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Incentive to reduce crop trait durability

  • Ambec, Stefan
  • Langinier, Corinne
  • Lemarie, Stephane

Inbred line seed producers face competition from their own consumers: farmers who save part of their harvest can costly self-produce. To reduce this competition, seed producers can switch to non-durable hybrid seed production. In a two-period model, we investigate what is the impact of crop durability on self-production, pricing strategies and switching decision. We first study the pricing decisions and switching decisions of an inbred line seed monopoly. Then, we analyze how the monopoly's behavior is affected by the entry of a hybrid seed producer. We also examine how the introduction of royalties on farmers who self-produce improves efficiency. Our main finding is that, for some constellation of costs, an inbred line seed monopoly has an incentive to produce technologically dominated hybrid seed in order to extract more surplus from farmers. Along the same lines, an inbred line monopoly has an incentive to let a hybrid seed producer enters the market for discrimination purposes.

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File URL: http://purl.umn.edu/19251
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Paper provided by American Agricultural Economics Association (New Name 2008: Agricultural and Applied Economics Association) in its series 2005 Annual meeting, July 24-27, Providence, RI with number 19251.

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Date of creation: 2005
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Handle: RePEc:ags:aaea05:19251
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  1. Alston, Julian M. & Venner, Raymond J., 2002. "The effects of the US Plant Variety Protection Act on wheat genetic improvement," Research Policy, Elsevier, vol. 31(4), pages 527-542, May.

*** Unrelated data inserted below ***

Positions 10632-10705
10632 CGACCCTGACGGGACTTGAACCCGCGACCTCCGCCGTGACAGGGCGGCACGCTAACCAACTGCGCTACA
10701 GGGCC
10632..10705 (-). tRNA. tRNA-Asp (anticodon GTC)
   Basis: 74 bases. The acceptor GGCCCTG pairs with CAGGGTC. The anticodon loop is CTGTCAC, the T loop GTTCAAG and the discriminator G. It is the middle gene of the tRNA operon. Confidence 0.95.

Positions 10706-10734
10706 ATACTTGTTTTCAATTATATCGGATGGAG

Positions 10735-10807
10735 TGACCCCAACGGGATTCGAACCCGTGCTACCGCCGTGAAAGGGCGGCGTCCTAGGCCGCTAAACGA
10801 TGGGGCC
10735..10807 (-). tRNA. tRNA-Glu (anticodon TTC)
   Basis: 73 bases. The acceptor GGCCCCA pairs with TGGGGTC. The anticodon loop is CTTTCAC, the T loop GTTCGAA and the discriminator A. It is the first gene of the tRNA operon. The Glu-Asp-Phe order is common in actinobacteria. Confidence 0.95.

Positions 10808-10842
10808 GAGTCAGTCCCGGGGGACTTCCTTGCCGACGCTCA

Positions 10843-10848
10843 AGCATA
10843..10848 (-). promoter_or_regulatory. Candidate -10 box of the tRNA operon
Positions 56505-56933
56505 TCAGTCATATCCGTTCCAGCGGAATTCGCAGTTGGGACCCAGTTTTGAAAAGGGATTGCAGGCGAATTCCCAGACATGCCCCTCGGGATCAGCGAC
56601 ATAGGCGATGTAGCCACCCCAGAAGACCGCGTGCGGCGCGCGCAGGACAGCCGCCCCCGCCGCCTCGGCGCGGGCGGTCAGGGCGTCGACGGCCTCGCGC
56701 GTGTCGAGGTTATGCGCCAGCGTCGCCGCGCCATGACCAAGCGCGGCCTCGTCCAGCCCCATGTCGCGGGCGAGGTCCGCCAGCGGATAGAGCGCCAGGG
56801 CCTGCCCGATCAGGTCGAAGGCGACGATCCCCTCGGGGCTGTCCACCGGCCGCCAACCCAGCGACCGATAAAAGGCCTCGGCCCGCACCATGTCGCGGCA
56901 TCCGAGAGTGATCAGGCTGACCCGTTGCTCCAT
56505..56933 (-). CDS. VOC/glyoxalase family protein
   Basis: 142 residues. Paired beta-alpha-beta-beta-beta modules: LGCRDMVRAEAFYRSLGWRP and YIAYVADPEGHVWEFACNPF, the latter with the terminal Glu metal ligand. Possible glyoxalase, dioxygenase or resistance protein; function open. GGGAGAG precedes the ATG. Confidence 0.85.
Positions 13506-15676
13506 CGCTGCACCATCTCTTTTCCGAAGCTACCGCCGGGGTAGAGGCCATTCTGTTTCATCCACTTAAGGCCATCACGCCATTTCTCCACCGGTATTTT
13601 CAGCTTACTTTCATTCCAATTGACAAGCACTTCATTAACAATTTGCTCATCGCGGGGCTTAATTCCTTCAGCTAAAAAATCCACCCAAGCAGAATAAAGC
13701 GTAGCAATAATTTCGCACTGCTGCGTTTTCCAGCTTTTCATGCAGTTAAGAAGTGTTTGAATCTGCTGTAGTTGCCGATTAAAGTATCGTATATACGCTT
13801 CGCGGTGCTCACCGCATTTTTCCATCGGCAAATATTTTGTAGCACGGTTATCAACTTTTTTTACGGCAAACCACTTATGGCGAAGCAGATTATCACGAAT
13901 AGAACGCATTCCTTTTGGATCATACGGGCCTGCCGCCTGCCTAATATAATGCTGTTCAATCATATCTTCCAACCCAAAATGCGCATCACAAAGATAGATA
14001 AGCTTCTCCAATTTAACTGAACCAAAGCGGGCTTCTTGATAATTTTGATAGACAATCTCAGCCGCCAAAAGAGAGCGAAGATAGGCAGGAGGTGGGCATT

2. Richard K. Perrin & Lilyan E. Fulginiti, 2005. "Dynamic pricing of Genetically Modified Crop Traits," Industrial Organization 0501005, EconWPA.
  3. Alan McCunn & Stephen Smith & William S. Niebur, 2005. "Welfare Impacts of Intellectual Property Protection in the Seed Industry," American Journal of Agricultural Economics, Agricultural and Applied Economics Association, vol. 87(4), pages 951-968.
  4. Coase, Ronald H, 1972. "Durability and Monopoly," Journal of Law and Economics, University of Chicago Press, vol. 15(1), pages 143-49, April.
  5. Lence, Sergio H. & Hayes, Dermot J. & McCunn, Alan & Smith, Stephen & Niebur, William S., 2005. "Welfare Impacts of Intellectual Property Protection in the Seed Industry," Staff General Research Papers 12434, Iowa State University, Department of Economics.
  6. Faruk Gul & Hugo Sonnenschein & Robert Wilson, 2010. "Foundations of Dynamic Monopoly and the Coase Conjecture," Levine's Working Paper Archive 232, David K. Levine.
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  8. Bulow, Jeremy, 1986. "An Economic Theory of Planned Obsolescence," The Quarterly Journal of Economics, MIT Press, vol. 101(4), pages 729-49, November.
  9. Kesan, Jay P. & Gallo, Andres A., 2005. "Insecure Property Rights and Plant Varieties: Effects on the Market for Seeds in Argentina," 2005 Annual meeting, July 24-27, Providence, RI 19199, American Agricultural Economics Association (New Name 2008: Agricultural and Applied Economics Association).
  10. Bulow, Jeremy I, 1982. "Durable-Goods Monopolists," Journal of Political Economy, University of Chicago Press, vol. 90(2), pages 314-32, April.
  11. Michael Waldman, 1996. "Planned Obsolescence and the R&D Decision," RAND Journal of Economics, The RAND Corporation, vol. 27(3), pages 583-595, Autumn.
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